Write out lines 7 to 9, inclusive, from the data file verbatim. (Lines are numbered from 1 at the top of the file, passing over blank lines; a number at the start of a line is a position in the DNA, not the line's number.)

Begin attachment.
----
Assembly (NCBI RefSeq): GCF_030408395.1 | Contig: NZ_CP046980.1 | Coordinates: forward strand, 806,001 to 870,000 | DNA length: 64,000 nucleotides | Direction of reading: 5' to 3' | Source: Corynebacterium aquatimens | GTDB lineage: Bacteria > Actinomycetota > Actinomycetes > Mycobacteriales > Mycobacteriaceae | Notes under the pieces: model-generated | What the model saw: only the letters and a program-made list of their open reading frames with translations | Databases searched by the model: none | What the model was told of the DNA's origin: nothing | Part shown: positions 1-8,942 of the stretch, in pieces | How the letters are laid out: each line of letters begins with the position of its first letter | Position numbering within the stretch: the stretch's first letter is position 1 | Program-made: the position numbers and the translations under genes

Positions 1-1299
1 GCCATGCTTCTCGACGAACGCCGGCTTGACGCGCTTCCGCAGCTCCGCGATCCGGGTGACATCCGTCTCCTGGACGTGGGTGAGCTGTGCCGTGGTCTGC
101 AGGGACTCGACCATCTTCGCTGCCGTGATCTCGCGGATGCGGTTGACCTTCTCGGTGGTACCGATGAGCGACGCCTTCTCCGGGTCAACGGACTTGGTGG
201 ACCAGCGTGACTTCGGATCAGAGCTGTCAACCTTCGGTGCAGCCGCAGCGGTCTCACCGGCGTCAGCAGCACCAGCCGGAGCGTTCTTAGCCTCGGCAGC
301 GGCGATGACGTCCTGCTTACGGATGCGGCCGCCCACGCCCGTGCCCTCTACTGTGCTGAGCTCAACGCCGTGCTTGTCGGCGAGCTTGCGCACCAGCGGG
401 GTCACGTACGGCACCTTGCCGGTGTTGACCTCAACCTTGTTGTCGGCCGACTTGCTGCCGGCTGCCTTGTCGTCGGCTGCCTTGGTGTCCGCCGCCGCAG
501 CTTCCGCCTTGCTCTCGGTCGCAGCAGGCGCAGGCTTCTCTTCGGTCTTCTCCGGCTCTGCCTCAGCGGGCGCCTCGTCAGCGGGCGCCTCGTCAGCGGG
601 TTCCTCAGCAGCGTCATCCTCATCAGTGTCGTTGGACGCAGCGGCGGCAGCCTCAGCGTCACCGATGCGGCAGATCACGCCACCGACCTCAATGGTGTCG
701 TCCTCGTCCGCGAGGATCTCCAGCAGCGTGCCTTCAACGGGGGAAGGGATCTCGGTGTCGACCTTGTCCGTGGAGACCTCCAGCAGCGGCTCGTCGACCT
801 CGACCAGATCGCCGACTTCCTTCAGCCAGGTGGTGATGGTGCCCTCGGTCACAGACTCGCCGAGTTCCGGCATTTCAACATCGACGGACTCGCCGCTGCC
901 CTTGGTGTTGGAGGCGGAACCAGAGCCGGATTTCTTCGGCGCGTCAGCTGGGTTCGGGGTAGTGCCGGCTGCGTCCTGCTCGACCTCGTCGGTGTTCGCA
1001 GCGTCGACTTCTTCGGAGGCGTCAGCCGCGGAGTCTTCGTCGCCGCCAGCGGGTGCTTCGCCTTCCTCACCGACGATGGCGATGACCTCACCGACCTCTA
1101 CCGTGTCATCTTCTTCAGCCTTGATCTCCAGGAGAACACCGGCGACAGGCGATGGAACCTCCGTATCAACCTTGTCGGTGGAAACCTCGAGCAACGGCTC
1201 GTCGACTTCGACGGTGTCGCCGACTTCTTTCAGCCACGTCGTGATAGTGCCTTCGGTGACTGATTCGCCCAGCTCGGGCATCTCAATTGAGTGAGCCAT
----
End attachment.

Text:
401 GTCACGTACGGCACCTTGCCGGTGTTGACCTCAACCTTGTTGTCGGCCGACTTGCTGCCGGCTGCCTTGTCGTCGGCTGCCTTGGTGTCCGCCGCCGCAG
501 CTTCCGCCTTGCTCTCGGTCGCAGCAGGCGCAGGCTTCTCTTCGGTCTTCTCCGGCTCTGCCTCAGCGGGCGCCTCGTCAGCGGGCGCCTCGTCAGCGGG
601 TTCCTCAGCAGCGTCATCCTCATCAGTGTCGTTGGACGCAGCGGCGGCAGCCTCAGCGTCACCGATGCGGCAGATCACGCCACCGACCTCAATGGTGTCG